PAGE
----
A challenge to civil rights was seen at a coroner’s inquest in Poplar, London, on 2 January 1892 [Daily News (London), 4 January 1892; Standard (London), 4 January 1892, p 4]. An area near both the West India and the East India Docks, it would have seen numerous Victorian sailors. A juror objected to another juror, saying ‘He is not a native of this country, and has no right here’ for he was coloured. The coroner said the man would be as likely as any other juror to do justice to the case, and the foreman of the jury said the man ‘is under the British flag and can fulfil the duties of a British subject, and he has a perfect right to sit here. (Hear hear.) The Juror: No he has not. I protest against it’. The man told the coroner he had lived in England for sixteen years and had married in England adding ‘I am not sitting here from choice, but of necessity’. The coroner and the foreman said the man should not be insulted. Later the jury was thanked by the coroner who ‘particularly thanked the man of colour for his services’. The story was also published in Liverpool, Belfast, Worcester and Cardiff newspapers.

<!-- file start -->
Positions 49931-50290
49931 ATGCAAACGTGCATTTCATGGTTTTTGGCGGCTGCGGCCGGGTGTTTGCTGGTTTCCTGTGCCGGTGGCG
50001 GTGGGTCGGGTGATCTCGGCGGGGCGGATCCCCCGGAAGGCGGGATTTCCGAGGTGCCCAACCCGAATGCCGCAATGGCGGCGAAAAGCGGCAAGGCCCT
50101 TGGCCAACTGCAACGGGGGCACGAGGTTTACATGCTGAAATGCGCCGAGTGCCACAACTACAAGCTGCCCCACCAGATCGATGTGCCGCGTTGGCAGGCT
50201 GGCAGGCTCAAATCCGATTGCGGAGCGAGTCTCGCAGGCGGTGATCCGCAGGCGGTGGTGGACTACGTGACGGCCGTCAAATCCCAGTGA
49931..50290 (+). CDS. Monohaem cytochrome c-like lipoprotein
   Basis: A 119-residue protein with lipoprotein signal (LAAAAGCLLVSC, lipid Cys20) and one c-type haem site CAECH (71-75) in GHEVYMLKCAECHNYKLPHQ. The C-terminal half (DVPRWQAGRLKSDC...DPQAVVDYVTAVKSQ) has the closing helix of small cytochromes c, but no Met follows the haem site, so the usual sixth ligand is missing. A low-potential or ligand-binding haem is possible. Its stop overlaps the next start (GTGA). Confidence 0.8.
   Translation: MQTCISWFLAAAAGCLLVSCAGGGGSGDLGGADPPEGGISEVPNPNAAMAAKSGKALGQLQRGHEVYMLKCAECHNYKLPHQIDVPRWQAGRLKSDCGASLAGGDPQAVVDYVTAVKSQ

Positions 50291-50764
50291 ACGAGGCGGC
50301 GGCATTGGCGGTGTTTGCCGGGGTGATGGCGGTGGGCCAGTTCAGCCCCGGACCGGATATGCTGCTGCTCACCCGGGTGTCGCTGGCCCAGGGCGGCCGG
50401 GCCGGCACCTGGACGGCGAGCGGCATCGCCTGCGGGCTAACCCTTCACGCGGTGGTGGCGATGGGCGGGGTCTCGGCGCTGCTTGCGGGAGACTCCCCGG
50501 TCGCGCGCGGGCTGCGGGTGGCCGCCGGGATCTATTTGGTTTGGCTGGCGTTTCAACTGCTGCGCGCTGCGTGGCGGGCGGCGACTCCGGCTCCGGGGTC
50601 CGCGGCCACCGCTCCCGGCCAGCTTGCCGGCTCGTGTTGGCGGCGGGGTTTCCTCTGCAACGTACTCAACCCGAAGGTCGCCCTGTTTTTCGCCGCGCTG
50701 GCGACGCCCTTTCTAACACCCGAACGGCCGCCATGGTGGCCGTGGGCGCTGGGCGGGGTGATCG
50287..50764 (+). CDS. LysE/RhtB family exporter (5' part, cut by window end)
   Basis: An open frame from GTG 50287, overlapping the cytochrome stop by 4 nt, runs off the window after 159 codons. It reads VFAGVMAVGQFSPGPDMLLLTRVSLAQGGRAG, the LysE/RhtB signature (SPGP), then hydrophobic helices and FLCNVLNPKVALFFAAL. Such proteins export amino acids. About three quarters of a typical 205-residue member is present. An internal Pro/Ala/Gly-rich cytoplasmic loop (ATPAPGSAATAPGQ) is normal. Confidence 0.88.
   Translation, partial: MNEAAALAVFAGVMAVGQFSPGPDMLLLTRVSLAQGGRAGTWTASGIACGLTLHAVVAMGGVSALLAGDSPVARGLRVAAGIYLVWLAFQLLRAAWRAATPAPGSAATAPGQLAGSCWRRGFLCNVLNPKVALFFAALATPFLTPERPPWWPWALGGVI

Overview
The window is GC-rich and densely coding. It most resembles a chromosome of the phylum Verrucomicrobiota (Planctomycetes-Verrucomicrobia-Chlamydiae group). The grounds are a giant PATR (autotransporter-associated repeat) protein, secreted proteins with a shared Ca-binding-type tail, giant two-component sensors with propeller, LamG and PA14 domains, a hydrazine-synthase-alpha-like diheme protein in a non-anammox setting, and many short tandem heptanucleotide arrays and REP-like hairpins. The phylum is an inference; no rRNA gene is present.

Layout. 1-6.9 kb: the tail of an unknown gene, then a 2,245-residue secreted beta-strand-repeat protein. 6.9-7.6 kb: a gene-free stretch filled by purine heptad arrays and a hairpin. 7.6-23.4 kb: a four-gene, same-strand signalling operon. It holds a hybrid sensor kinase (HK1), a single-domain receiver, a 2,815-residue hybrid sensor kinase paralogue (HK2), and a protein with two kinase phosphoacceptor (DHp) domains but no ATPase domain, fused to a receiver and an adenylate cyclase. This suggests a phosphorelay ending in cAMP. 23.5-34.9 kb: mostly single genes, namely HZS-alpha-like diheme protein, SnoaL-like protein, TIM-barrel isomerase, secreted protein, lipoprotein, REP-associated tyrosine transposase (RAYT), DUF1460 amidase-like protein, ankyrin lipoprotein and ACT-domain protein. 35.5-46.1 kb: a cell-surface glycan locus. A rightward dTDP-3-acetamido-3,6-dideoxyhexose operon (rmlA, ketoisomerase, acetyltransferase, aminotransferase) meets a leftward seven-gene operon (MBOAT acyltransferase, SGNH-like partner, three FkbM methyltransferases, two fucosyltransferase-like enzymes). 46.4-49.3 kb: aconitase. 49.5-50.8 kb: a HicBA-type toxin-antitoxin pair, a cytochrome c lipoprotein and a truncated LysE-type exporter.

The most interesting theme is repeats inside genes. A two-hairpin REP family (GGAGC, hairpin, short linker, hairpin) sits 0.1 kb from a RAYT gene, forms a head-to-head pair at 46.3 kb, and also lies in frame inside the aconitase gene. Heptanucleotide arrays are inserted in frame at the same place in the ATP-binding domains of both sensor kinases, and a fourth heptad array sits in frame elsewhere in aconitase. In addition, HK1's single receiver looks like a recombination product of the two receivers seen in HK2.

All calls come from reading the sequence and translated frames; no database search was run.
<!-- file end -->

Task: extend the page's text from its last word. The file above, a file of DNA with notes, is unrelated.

At Stockport in 1895 a man named Charles Stewart had the vote which the Conservatives objected to saying he was an alien. Investigations uncovered that Stewart a ‘coloured man’ of Wellcroft Street had been born near the Niagara Falls in Ontario (Canada) and was the son of a Canadian Indian. He was thus British by birth and entitled to vote [Berrow’s Worcester Journal, 28 September 1895, p 6].
LEAVE ANY RESPONSE IN THE BOX AT THE FOOT OF THE PAGE.